Use substances which do not present a risk of torsades de pointes in the presence of hypokalaemia.
N.S.A.I.Ds. (systemic route) including COX-2 selective inhibitors, high dose acetylsalicylic acid (≥ 3 g/day): Possible reduction in the antihypertensive effect of indapamide.
Risk of acute renal failure in dehydrated patients (decreased glomerular filtration). Hydrate the patient; monitor renal function at the start of treatment.
Angiotensin converting enzyme (A.C.E.) inhibitors: Risk of sudden hypotension and/or acute renal failure when treatment with an A.C.E. inhibitor is initiated in the presence of preexisting sodium depletion (particularly in patients with renal artery stenosis).
In essential hypertension, when prior diuretic treatment may have caused sodium depletion, it is necessary: either to stop the diuretic 3 days before starting treatment with the A.C.E. inhibitor, and restart a hypokalaemic diuretic if necessary; or give low initial doses of the A.C.E. inhibitor and increase the dose gradually.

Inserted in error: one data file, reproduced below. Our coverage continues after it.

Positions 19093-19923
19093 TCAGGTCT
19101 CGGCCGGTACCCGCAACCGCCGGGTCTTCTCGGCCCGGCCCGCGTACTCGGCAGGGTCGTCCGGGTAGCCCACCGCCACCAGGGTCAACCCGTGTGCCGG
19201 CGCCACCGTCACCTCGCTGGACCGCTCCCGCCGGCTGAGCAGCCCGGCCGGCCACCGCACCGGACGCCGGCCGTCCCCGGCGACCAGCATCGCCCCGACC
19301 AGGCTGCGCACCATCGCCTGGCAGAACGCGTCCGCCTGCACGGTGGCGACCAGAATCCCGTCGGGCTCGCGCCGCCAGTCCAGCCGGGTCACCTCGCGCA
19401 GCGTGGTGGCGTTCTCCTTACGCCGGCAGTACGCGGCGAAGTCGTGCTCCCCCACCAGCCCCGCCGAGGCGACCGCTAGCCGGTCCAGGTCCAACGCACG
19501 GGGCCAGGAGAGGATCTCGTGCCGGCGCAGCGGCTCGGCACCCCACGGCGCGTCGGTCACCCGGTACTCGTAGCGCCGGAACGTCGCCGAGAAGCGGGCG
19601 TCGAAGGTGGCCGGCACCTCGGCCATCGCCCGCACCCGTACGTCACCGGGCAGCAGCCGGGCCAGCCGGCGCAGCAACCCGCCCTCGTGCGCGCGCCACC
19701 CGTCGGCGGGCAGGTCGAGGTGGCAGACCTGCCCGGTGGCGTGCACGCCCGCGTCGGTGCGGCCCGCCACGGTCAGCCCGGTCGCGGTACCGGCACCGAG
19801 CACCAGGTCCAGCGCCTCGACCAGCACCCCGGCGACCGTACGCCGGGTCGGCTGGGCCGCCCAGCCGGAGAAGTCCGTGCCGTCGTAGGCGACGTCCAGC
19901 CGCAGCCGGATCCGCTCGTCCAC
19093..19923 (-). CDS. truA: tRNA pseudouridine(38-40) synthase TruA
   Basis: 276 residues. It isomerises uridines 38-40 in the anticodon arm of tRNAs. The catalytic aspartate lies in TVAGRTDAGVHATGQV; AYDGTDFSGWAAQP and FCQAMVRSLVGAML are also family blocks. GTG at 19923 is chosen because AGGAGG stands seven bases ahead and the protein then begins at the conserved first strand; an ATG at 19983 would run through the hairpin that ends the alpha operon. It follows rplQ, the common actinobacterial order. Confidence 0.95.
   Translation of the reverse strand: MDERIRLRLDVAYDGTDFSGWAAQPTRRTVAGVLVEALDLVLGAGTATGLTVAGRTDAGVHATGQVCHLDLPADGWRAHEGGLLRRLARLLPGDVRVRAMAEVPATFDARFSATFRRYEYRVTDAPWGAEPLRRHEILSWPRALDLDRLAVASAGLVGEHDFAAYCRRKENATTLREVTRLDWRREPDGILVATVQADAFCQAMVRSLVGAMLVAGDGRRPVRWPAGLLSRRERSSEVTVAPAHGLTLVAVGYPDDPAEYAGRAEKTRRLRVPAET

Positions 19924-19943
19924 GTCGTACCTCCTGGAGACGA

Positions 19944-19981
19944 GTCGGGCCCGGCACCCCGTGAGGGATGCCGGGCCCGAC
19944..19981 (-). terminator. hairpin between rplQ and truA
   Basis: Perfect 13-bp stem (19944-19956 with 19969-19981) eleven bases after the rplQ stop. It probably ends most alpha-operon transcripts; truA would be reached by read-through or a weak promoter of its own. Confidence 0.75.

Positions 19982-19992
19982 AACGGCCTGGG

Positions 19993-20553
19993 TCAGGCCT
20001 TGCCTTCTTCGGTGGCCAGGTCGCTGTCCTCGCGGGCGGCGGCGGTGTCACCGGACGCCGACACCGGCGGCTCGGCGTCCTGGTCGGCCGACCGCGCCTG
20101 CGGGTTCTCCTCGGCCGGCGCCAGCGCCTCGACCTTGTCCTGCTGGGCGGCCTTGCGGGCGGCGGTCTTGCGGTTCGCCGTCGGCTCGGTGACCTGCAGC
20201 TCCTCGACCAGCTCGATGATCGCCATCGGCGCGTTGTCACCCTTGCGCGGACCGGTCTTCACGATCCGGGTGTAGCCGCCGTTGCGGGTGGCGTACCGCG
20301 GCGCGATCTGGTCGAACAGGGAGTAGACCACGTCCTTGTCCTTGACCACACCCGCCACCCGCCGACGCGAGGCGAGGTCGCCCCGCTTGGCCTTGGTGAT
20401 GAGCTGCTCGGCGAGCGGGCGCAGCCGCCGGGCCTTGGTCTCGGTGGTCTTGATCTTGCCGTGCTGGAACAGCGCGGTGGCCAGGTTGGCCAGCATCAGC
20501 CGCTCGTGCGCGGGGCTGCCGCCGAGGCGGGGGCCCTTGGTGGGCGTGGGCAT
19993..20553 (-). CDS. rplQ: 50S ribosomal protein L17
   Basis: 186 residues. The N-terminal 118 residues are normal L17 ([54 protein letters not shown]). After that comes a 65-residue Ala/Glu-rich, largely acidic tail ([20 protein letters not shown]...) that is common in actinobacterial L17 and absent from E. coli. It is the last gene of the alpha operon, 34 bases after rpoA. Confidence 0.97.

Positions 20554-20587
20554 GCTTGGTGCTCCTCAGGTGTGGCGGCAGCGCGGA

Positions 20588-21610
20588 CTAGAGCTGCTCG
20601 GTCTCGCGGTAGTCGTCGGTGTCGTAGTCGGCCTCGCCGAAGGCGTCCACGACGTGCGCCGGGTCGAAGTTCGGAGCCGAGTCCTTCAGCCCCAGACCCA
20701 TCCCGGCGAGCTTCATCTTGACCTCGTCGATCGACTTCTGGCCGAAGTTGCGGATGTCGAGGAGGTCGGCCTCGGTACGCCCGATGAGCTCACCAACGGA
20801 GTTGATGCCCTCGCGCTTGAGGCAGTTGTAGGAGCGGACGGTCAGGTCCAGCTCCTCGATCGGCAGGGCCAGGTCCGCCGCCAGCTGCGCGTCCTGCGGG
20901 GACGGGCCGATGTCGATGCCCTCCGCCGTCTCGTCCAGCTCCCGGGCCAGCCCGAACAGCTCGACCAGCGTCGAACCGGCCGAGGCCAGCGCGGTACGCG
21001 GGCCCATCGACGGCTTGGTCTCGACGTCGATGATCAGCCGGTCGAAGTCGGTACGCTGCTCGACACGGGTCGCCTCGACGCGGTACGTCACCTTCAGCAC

In congestive heart failure, start with a very low dose of A.C.E. inhibitor, possibly after a reduction in the dose of the concomitant hypokalaemic diuretic.
In all cases, monitor renal function (plasma creatinine) during the first weeks of treatment with an A.C.E. inhibitor.
Other compounds causing hypokalaemia: Amphotericin B (IV route), gluco- and mineralo-corticoids (systemic route), tetracosactide, stimulant laxatives: Increased risk of hypokalaemia (additive effect).
Monitoring of plasma potassium and correction if required. Must be particularly borne in mind in case of concomitant digitalis treatment. Use non-stimulant laxatives.
Baclofen: Increased antihypertensive effect.
Hydrate the patient; monitor renal function at the start of treatment.
Digitalis preparations: Hypokalaemia predisposing to the toxic effects of digitalis.
Monitoring of plasma potassium and ECG and, if necessary, adjust the treatment.
Combinations requiring special care: Allopurinol: Concomitant treatment with indapamide may increase the incidence of hypersensitivity reactions to allopurinol.